Dear Parent of Trans Child (or Trans Adult):
Congrats! It takes a lot of guts to come out, and if your kid came out to you, it means that they’ve got faith in you to help them along this journey of self-discovery, self-expression, and self-definition.
This might be difficult for you, and that’s okay. What matters most is that you make an effort—to make your child comfortable, to love your child, to help your child. As a parent, it is your responsibility to nurture your child, affirm their identity, and encourage them to reach their goals. This is critically important for parents of trans children to do: to provide a safe haven in a world that wants trans people to hate ourselves, a world that makes us feel othered, a world that hurts us and kills us at disproportionate rates, a world that does everything in its power to snuff out our light.
Here are some things you can do to help your child.
Educate yourself on trans issues. Learn about different identities, especially your child’s identity. Research and ask questions—Google is your friend! There are so many different trans identities. Be receptive.
Make sure your child knows that they are important, that their identity is legitimate, and that they are loved. Many trans people struggle with self-esteem issues, largely rooted in feeling “abnormal” for being trans. What you can do is tell them you are proud of them for coming out, assure them you will do everything you can to help them, and love them. Love them just as you did before they came out. Do not treat them any differently, with the exception of changing names and pronouns as needed.
USE THEIR NAME.
I know this is a hard one. I know it’s difficult for parents of trans kids to accept that their child is choosing a new name. I know you probably spent months figuring out what to name your child, and years calling them by that name. It might especially be difficult for parents to accept that their children might be choosing a new surname. But one thing to remember is that this is not about you—this is about your child, and their identity, and their safety, and their comfort. Practice using their name. Practice talking to them in the mirror, or pretend that lamp over there is your child. Say, “Chosen Name, will you wash the dishes”, or “Chosen Name, do you have work today?” or “Chosen Name, it’s time to get ready for school!”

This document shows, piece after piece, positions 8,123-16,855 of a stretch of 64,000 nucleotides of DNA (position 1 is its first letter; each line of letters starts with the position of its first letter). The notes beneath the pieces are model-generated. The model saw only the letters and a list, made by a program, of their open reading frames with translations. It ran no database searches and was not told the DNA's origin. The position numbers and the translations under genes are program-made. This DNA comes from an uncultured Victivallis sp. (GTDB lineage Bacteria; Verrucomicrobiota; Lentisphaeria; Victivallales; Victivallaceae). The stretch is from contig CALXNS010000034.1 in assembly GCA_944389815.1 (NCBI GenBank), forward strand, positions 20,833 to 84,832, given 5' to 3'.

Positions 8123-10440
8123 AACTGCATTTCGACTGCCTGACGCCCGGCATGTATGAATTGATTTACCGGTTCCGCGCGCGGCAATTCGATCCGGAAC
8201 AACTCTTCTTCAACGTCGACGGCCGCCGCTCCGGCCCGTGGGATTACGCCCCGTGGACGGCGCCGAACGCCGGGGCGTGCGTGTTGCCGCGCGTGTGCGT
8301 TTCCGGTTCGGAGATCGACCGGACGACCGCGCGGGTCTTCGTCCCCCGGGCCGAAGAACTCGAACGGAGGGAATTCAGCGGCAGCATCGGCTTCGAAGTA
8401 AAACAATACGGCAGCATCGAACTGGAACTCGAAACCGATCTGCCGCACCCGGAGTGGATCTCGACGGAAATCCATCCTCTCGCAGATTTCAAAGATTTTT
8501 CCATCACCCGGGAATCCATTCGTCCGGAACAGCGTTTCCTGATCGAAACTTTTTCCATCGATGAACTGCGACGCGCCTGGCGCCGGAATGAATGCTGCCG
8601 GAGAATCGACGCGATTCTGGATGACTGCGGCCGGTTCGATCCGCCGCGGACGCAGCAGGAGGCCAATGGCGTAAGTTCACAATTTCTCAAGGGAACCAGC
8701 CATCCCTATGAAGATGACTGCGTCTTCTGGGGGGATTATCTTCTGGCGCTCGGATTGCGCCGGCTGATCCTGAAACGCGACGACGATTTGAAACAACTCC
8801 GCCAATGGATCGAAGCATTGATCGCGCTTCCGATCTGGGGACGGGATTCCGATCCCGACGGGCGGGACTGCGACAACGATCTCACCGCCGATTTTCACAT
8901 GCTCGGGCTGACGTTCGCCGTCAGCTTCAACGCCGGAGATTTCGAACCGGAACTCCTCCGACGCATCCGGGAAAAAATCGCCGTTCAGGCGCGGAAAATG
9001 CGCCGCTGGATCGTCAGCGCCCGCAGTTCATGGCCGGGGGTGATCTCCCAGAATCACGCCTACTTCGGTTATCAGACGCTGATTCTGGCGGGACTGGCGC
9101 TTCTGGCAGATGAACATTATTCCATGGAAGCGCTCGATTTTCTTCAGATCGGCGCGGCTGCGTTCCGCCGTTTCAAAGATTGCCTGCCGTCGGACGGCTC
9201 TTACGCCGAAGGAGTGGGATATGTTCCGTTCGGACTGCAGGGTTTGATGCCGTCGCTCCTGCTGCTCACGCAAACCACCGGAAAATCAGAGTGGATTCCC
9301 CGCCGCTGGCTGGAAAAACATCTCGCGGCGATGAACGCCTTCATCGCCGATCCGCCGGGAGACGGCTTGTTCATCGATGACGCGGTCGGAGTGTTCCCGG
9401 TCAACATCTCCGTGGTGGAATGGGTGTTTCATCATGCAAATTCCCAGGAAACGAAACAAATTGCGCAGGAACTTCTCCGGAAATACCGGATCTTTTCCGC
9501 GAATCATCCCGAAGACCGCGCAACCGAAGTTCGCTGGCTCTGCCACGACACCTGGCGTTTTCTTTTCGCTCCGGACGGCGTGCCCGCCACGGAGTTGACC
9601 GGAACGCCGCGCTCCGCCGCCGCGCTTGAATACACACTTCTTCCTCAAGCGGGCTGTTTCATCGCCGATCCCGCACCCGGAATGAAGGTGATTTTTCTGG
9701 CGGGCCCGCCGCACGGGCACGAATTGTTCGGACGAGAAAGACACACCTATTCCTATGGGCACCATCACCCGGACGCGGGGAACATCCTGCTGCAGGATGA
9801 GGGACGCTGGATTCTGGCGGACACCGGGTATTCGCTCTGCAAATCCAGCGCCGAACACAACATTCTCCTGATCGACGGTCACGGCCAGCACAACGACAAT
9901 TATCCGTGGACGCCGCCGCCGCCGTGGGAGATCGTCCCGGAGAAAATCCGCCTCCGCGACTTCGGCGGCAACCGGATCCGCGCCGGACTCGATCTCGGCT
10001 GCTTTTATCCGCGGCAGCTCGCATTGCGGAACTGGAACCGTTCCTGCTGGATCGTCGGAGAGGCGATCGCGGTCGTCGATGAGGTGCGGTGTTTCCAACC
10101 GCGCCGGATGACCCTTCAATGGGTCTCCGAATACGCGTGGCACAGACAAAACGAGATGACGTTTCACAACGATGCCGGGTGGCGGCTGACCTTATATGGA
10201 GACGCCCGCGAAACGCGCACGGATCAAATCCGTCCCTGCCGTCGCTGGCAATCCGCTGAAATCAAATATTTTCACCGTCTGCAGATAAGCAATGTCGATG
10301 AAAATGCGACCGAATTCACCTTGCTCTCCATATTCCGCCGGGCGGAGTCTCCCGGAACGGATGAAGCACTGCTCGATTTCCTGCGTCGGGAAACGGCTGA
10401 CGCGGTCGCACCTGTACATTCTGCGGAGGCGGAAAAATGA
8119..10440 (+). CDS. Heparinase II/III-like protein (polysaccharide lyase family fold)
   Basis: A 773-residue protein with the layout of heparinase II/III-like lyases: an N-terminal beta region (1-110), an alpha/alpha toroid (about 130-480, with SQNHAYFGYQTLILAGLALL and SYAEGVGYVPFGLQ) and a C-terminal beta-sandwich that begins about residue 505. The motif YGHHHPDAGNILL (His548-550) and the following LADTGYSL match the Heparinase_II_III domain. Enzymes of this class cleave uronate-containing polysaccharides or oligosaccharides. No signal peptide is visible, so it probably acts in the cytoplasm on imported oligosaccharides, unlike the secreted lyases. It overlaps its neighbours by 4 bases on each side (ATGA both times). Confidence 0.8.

If you slip up and use their birth name, DO apologize, DO correct yourself, but DO NOT make a big deal out of it. Do not say self-deprecating things about what a horrible parent you are for using the wrong name. Do not get aggressive with your child, or say things like, “I wish you didn’t have to change your name! This is so hard for me!” Do not make it about you. Apologize, correct yourself, and move on.
USE THEIR PRONOUNS.
One of the most important things for a trans person is to have the correct pronouns used for them. Your trans son might want to be called “he”, or your trans daughter might want to be called “she”, or your trans child might want to be called “they”. And yes, “they” is an acceptable singular pronoun—it might not be something you’re used to, but if it helps your child feel secure, please use their pronouns!
DO WHAT YOU CAN TO HELP THEM TRANSITION.
Each trans person has a different goal with transition. For one trans person, hormones may be the end goal. For another, they might want hormones, top surgery, bottom surgery, and other surgeries. Help your transfeminine child get fitted for a bra, or pitch in to buy your transmasculine child a binder. See if your insurance covers puberty blockers, hormones, or surgeries. Help make doctor appointments, and help them find a therapist. Take them out to buy new clothes if it is financially feasible. Take them to local support groups.
So many parents of trans children disown their children, or ignore their child’s identity, or actively harm their child for being trans. Please don’t be one of those parents. Help your child! Let them know they are loved. Support them. This is a difficult journey, but you can make it easier by being by their side through it.
Tranifesto: Trans Etiquette for Non-Trans People, Matt Kailey
University of Rochester: Resources for Parents of Transgender Children